And I say this, that perhaps many of you from other lands might, if it is necessary in your land, take this as a suggestion for future activity there. They have been combing them to find any law or regulation in our land that has a vestige of discrimination in it on the basis of sex. And they have just delivered the results of that study. It is a packet of computer readouts about that thick. And we are now combing through this to find out what can we do administratively, simply by Executive order, to eliminate these matters of discrimination that might be embodied in these laws and those that will require legislation, and then to frame the legislation and send it to Congress to have those laws and those regulations changed.

And in view of what happened yesterday, my penance is going to be that I think that I, personally, am going to read that stack of readouts. I'm not going to take a chance on bureaucracy. [Laughter]

But I know I've taken too much of your time already. I know that you've very kindly let me come into the midst of your business meeting here, so I will make my departure now. And incidentally, to show you contact with the opposite sex, a letter that I've referred to a number of times here in our own country that I received shortly after I got here was from an 11-year-old girl. And this 11-year-old girl told me in some detail in the letter about the matters that I would have to deal with. And I must say, I was greatly impressed. I don't think at 11 years old I could have written someone and told them about the international affairs that I would be faced with, the economic situation that I would be faced with. But she told me, and gave me some solid suggestions as to what to do, and then wound up with a P.S., a postscript, at the end of her letter. She said, ``Now, get over to the Oval Office and go to work.'' [Laughter]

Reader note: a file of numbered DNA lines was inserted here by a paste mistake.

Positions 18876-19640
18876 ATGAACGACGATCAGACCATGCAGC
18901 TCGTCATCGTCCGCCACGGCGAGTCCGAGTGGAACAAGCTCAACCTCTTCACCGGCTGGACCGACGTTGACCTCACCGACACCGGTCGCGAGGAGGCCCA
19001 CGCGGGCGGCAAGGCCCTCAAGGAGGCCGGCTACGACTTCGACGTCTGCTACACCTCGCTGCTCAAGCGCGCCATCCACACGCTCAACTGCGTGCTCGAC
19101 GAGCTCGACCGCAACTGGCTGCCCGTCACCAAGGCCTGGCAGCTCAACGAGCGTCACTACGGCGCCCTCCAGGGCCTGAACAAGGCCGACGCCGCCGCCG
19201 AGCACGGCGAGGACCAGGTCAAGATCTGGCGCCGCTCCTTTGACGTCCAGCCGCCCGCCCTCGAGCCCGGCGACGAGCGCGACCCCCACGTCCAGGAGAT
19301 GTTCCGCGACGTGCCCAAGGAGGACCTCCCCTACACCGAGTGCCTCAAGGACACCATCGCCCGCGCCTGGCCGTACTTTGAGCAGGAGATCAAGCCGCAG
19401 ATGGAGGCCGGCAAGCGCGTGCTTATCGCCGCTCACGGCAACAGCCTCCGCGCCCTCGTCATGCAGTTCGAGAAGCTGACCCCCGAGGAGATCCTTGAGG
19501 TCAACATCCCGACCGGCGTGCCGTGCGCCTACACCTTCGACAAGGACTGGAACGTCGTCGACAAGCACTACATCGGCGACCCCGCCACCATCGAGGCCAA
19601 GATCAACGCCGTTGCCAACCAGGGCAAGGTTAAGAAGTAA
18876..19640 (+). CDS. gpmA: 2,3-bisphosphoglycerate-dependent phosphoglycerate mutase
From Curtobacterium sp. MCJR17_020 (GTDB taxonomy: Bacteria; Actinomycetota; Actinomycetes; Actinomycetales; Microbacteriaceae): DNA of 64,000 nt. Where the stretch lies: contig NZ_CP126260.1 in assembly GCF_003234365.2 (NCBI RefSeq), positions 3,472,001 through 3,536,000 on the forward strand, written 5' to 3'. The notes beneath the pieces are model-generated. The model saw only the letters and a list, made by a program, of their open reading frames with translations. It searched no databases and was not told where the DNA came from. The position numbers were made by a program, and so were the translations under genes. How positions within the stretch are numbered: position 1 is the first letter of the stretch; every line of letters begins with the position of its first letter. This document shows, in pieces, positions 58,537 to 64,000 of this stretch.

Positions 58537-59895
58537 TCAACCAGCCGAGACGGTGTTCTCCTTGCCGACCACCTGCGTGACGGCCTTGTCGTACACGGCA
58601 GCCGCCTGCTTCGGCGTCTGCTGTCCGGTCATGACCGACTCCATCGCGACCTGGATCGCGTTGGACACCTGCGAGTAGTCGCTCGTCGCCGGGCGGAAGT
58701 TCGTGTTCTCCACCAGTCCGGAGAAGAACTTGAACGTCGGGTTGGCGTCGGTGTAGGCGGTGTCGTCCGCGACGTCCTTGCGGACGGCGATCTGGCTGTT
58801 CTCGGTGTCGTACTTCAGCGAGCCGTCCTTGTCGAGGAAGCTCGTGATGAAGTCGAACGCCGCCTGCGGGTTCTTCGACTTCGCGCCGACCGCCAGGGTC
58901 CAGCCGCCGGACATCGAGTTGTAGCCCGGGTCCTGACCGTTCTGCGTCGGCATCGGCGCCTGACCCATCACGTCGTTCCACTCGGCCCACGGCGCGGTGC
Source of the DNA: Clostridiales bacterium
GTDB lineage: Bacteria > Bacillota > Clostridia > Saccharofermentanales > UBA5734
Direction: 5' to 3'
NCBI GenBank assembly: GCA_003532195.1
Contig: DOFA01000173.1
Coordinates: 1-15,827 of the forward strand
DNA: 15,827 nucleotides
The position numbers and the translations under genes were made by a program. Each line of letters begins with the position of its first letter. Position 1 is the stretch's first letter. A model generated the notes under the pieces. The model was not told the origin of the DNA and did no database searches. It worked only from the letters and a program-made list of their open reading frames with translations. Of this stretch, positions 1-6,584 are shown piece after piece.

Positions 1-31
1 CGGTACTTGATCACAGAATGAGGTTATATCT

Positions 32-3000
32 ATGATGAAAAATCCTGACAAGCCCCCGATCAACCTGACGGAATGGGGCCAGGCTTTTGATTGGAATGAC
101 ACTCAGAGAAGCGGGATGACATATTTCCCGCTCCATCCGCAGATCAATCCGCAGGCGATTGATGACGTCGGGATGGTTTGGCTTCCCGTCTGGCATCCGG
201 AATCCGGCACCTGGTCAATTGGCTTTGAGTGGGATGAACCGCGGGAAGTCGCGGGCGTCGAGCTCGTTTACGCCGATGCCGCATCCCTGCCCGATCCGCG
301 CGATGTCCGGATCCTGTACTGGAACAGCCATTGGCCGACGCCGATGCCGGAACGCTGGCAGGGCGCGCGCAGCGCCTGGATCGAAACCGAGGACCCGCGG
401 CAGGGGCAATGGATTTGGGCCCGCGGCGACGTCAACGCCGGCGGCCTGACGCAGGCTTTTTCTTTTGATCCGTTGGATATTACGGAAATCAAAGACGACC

So, I'll go over to the Oval Office and get to work, beginning with ``How did yesterday happen?''

Thank you very much.

Note: The President spoke at 10:08 a.m. in the main ballroom at the Sheraton Washington Hotel.

*Because of a scheduling error, members of the federation were precluded from attending a White House tour on the previous day.